It is a combination of many drug effects. Insulin therapy may be needed if more than one treatment is needed to control blood sugar levels.


Biguanides increase the effect of insulin and are the most effective treatment for type 2 diabetes.

Metformin is the only biguanide licensed in the United States in the forms of Glucophage, Glucophage XR, Glumiza, Romet and Fortamate.


This drug increases the production of insulin from the pancreas into the blood and reduces the production of glucose from the liver. These newer drugs have less side effects than the older ones, so I usually take them.

  • Amaryl (Glimepiride)
  • Glipizide (glucotrol)
  • Glyburide (Diabetes, Micronase, Glinase)

Older and younger sulfonylureas include:

  • Chloropamide (Diabin)
  • Tolazamide (Torinase)
  • Tolbutamide (Olinase)

Doctors today prescribe sulfonylureas less frequently than in the past. This is because the drug can cause blood sugar levels to drop too low, which can lead to other health problems.


Meglutinoids increase insulin production. It can also increase the activity of the body and the release of insulin during meals.



Thiazolidinediones reduce the body’s resistance to the effects of insulin. These drugs have serious side effects, so doctors should be on the lookout for potential safety issues when taking them. People with heart problems should not use this medicine.

α-glucosidase inhibitor

Alpha-glucosidase inhibitors reduce the digestion and absorption of carbohydrates. It lowers blood sugar.

Dipeptidyl peptidase inhibitor (DPP-4).

DPP-4 inhibitors delay gastric emptying and delay glucose absorption.

DPP-4 inhibitors also inhibit the DPP-4 enzyme, a process that causes the pancreas to produce more insulin and the liver to produce less glucose.

Below are some examples of DPP-4 inhibitors.

  • Algoliptin (Nicina)
  • Tragenta (Linagliptin)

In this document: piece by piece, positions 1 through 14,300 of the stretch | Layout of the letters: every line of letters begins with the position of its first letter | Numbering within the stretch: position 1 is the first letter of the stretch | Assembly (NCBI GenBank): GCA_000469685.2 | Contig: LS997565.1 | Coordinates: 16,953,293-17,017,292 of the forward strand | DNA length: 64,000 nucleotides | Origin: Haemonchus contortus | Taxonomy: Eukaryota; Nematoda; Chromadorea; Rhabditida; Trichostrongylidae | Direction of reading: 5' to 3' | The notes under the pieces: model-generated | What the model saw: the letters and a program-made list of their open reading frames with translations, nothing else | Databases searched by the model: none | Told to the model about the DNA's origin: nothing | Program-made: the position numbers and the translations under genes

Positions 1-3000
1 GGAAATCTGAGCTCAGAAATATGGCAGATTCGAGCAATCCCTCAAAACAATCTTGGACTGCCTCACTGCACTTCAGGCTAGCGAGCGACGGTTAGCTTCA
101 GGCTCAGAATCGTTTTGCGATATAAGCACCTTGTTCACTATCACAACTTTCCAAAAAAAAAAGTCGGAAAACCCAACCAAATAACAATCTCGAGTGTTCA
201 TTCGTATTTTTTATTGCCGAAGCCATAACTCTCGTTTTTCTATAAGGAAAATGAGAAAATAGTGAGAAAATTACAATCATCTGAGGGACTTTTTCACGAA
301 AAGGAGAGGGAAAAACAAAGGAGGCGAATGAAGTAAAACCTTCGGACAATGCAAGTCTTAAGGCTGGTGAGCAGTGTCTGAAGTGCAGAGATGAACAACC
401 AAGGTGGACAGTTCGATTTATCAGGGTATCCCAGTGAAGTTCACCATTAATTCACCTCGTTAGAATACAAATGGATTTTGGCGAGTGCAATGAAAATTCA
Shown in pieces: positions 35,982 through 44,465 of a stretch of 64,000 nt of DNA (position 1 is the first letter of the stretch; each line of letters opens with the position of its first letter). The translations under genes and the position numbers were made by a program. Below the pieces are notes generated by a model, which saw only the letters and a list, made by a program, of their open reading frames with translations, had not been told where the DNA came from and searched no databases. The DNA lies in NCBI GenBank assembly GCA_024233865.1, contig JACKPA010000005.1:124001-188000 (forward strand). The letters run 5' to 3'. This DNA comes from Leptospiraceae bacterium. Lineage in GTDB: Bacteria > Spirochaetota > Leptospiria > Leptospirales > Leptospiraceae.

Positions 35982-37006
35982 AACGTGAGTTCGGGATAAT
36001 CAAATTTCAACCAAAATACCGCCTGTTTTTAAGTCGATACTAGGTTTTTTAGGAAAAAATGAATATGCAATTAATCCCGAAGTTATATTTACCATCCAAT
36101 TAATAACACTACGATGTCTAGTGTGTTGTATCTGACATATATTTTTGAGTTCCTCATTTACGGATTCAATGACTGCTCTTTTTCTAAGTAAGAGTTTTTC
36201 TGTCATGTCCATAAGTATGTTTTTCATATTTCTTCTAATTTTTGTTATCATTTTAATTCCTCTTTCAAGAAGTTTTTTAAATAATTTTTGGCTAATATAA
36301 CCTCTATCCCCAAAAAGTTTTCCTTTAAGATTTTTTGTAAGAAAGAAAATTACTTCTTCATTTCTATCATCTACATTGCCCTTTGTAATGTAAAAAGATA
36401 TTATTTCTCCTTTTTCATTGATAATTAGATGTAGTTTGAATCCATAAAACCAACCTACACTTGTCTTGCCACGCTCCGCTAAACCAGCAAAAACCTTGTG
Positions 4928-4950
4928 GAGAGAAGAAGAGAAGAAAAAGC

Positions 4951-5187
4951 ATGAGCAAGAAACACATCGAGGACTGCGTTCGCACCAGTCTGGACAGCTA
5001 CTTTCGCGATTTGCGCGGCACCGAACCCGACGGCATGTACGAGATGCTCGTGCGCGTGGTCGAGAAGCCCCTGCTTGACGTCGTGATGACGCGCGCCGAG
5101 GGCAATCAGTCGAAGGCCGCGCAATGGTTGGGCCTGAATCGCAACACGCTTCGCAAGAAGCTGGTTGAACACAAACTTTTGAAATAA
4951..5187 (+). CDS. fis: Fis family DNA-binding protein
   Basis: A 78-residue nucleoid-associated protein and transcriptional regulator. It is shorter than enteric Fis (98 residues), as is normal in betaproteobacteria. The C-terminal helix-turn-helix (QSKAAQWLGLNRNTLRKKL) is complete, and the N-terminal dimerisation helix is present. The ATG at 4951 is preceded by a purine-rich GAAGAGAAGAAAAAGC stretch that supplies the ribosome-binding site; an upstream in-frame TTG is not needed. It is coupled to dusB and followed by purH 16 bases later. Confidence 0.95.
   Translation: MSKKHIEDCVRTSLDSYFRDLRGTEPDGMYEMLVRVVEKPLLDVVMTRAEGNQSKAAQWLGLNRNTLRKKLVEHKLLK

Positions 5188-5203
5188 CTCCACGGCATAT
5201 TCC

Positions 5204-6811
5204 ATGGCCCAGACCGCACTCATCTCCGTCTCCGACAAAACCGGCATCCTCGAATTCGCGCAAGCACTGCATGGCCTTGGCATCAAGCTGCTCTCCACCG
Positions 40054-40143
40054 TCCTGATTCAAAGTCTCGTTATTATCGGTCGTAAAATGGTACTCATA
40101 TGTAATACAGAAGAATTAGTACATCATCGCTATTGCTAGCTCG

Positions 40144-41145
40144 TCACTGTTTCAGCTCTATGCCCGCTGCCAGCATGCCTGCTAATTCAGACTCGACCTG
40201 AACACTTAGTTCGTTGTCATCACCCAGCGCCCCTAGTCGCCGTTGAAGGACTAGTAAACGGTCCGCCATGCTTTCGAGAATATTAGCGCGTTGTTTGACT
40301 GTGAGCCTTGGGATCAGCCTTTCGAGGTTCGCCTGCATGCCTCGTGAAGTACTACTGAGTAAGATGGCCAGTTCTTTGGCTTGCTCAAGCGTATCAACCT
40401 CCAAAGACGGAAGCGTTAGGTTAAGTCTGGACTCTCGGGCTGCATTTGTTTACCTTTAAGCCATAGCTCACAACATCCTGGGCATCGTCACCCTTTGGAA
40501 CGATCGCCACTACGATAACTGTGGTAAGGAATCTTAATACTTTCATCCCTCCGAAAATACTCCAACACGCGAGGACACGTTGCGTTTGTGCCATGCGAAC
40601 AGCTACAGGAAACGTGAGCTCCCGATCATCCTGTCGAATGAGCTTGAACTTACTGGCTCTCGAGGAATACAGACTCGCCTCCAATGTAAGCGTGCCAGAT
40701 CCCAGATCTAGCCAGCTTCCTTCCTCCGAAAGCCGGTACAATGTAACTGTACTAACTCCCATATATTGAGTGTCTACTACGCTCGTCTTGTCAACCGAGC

• Sitagliptin (Janovia)
  • Saxagliptin (English)
  • Sodium glucose cotransporter 2 (SGLT2) inhibitor.

SGLT2 inhibitors cause the body to excrete more glucose from the blood into the urine, which can lead to weight gain, which is beneficial for type 2 diabetes.


People with type 1 diabetes cannot take insulin orally because the hormone is broken down in the stomach. This means that injecting insulin into the pump is the first way insulin gets into the bloodstream.

Diabetes researchers have explored other methods, but more research is needed before this new method can be used widely. Nasal and skin grafts are a possible way to get insulin in the future.

An artificial pancreas from a trusted source is also an option. These devices use sensors to electronically monitor blood sugar levels and deliver the required amount of insulin.

Surgeons can also transplant insulin-producing pancreatic cells from a donor. Some people have already benefited from early advances in islet cell transplantation research.

Personalized medicine has good potential for treating any type of diabetes. The development of large genetic data may lead to better disease classification and targeted therapy.


Take a look

For people with type 1 diabetes, insulin must be injected into the body, intravenously, or inhaled.

People with type 2 diabetes often need drugs like metformin to increase insulin production and lower blood sugar levels.

In addition to treating the specific effects of diabetes, your doctor may prescribe medications to treat other conditions related to diabetes. Weight loss drugs and ACE inhibitors to reduce high blood pressure.